Also, it would have been nice if Wolfgang A Cappella covered the basics in their liner notes. It's good and helpful to list the members who sing in your group, and the school you attend. Yeah, maybe we can guess NC State because of your name, but we shouldn't have to guess.

The only place to go is up ...


Tuning / Blend 2
Energy / Intensity 2
Innovation / Creativity 2
Soloists 2
Sound / Production 2
Repeat Listenability 2
Tracks
1 Thnks fr the mmrs 3
2 Here in Your Arms 2
3 Your Star 2
4 Swing, Swing 2
5 St. Teresa 2
6 You Are the One 2
7 Uptown Girl 2
8 That's What You Get 3
9 Unwritten 2
10 Beautiful Day 3
11 Let Go 3

100% Daily Value is an album with some serious issues. There are brighter spots, but the album as a whole is not one I can recommend.

The liner notes credit production of the album to three group members and Wolfgang A Cappella with no indication of outside help. The resulting album sounds like as if it were mixed by an amateur, featuring heavy-handed production that hurts the album rather than enhancing it. There's a fade and build in St. Teresa that sounds as though the mixer simply grabbed the master fader, pulled it down, and slowly brought it back up. Here in Your Arms is a mess: background vocals that seem to be in a cave, a painfully bright lead who seems to be in a different room from the rest of the group, and a two-man percussion groove where the two men are panned hard to opposite sides of the mix. The production also generally feels like a few tricks reused repeatedly: the same background effect appears again on Your Star and on the distracting guitar riff in You Are the One.

The production does a disservice to the arrangements, which are generally lackluster to begin with. Most songs lack any sense of growth, dynamics, or variation, feeling as though they fall into a rut and stay there until the next song. For instance, You Are the One uses "do" for all of the background voices that aren't singing lyrics, St. Teresa has the men singing the same rhythm every bar for 75% of the song, and Uptown Girl compounds its lack of energy with a section in which all the backs are echoing the lead in a bored, flat manner one step above monotone. The production worsens these issues; the things that annoyed me most often seem mixed loudest.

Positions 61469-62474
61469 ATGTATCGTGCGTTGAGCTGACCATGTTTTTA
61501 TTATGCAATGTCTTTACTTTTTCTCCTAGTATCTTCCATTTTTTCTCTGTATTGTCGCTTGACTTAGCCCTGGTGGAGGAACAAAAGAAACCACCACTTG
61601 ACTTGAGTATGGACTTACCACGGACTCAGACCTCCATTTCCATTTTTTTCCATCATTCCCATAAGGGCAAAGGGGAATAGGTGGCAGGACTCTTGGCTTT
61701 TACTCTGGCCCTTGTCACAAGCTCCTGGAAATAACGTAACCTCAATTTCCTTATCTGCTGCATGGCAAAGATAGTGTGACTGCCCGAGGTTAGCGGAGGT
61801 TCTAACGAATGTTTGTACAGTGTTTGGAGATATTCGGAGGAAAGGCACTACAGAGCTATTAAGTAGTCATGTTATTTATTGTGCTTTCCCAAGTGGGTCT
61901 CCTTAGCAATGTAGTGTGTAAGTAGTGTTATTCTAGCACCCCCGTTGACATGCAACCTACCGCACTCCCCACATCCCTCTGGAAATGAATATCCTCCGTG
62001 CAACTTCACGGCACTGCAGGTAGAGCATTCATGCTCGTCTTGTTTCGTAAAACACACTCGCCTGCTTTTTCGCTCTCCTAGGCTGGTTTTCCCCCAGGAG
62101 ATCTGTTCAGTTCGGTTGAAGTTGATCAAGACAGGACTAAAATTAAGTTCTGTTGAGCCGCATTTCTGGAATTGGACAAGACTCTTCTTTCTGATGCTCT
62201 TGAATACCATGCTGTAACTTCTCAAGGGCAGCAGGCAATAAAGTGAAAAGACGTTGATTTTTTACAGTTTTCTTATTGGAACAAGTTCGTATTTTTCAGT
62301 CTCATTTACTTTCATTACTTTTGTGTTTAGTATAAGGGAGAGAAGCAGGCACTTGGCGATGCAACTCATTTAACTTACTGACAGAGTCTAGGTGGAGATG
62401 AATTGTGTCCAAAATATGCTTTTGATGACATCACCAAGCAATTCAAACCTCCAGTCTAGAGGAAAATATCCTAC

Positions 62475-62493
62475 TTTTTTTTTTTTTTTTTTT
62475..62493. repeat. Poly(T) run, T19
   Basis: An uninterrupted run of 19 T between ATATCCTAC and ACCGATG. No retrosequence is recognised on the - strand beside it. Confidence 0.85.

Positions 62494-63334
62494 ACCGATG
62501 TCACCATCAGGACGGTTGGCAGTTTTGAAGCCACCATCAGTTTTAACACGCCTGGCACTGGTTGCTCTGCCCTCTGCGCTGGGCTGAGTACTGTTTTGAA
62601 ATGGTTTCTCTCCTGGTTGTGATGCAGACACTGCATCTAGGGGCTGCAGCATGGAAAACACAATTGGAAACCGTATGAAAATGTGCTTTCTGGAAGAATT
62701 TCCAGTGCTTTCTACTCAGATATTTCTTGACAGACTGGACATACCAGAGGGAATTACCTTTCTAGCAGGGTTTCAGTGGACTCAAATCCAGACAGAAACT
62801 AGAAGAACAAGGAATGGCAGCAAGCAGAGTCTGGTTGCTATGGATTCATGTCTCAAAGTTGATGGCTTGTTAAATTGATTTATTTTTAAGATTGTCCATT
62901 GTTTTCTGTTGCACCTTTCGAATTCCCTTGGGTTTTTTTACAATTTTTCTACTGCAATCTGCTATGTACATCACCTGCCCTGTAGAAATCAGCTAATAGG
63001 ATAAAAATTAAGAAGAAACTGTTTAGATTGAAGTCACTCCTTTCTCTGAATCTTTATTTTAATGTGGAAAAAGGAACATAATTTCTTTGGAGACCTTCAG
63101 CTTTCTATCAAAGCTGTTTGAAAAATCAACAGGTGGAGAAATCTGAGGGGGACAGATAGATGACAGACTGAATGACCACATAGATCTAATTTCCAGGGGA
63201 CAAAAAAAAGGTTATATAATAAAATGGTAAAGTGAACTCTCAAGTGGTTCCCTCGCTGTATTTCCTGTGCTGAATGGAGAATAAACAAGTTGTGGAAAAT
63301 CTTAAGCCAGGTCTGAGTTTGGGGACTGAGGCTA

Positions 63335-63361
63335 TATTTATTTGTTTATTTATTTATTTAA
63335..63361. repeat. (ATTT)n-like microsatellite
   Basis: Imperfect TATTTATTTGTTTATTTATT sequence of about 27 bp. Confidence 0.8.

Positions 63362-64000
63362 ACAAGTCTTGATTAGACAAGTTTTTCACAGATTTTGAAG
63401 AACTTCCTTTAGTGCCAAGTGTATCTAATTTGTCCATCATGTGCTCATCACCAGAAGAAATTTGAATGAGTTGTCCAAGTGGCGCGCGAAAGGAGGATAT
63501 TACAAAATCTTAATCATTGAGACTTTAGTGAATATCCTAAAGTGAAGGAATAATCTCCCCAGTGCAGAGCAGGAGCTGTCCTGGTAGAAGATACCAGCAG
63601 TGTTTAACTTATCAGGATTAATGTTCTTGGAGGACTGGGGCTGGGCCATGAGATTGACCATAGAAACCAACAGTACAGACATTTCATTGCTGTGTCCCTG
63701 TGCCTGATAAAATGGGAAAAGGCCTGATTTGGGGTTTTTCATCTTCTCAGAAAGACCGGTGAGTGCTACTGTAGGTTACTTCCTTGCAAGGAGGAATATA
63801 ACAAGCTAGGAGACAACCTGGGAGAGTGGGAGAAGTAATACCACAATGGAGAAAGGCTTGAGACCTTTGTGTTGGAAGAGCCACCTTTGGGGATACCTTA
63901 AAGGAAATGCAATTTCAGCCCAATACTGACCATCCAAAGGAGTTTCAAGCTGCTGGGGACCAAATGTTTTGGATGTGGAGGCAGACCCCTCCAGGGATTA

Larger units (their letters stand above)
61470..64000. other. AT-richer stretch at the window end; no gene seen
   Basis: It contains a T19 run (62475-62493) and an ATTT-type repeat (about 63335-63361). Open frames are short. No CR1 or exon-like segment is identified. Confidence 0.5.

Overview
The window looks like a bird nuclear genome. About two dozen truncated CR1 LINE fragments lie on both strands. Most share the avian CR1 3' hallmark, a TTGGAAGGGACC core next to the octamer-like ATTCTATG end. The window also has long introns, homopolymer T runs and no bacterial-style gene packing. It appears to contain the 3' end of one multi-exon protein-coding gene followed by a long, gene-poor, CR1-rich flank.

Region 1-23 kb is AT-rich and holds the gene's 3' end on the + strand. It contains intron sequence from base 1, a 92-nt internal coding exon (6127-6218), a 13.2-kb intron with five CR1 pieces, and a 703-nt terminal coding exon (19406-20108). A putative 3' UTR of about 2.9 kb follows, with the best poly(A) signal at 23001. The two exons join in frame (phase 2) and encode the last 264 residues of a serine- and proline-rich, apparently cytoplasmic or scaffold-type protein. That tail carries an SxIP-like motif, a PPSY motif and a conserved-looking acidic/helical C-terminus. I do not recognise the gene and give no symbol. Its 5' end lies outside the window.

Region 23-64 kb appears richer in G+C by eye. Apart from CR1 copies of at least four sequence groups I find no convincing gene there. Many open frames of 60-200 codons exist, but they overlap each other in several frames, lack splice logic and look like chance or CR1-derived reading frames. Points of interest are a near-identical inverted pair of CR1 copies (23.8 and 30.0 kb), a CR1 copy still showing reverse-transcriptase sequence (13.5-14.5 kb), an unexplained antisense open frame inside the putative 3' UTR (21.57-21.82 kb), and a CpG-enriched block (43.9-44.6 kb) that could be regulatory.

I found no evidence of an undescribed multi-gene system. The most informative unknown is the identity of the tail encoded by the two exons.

Even when the group gets a good start, they can't sustain it. The opening of Your Star had me interested — a moody, open, bell-tone sound well suited to the mood of Evanescence — until the percussion kicked in and ruined it. And the opening track, Thnks fr the mmrs, had a neat stripped-down feeling in the beginning, but it felt tired by halfway through the song.

The singing itself is probably the strongest part of the album, but it's still not great. The backs generally hold together, and most of the solos have voices that are appropriate to the songs they're singing. But there are numerous pitch problems and many of the leads are either straining or failing to emote at all. For instance, there is a kind of terrible irony in hearing the soloist on Unwritten sing "Reaching / for something in the distance / so close you can almost taste it" as she's giving her all but straining to hit the line. In contrast, the lead on Swing, Swing is basically talking his way through a solo that should have at least some edge to it if connecting to the lyrics at all. There are signs of light in this category, at least: the soloist on Beautiful Day, while a bit stilted, delivers his lines solidly and with a reasonable amount of energy, if not the explosiveness I would have liked to hear.

The bottom line is that Wolfgang A Cappella is singing a bunch of artists and songs I've heard covered before (U2, Evanescence, Billy Joel, Paramore, and of course Frou Frou's Let Go). And while they're performed mostly competently, there is nothing that this group adds to any of the tracks that makes me want to hear their take on these songs again, in spite of the flaws.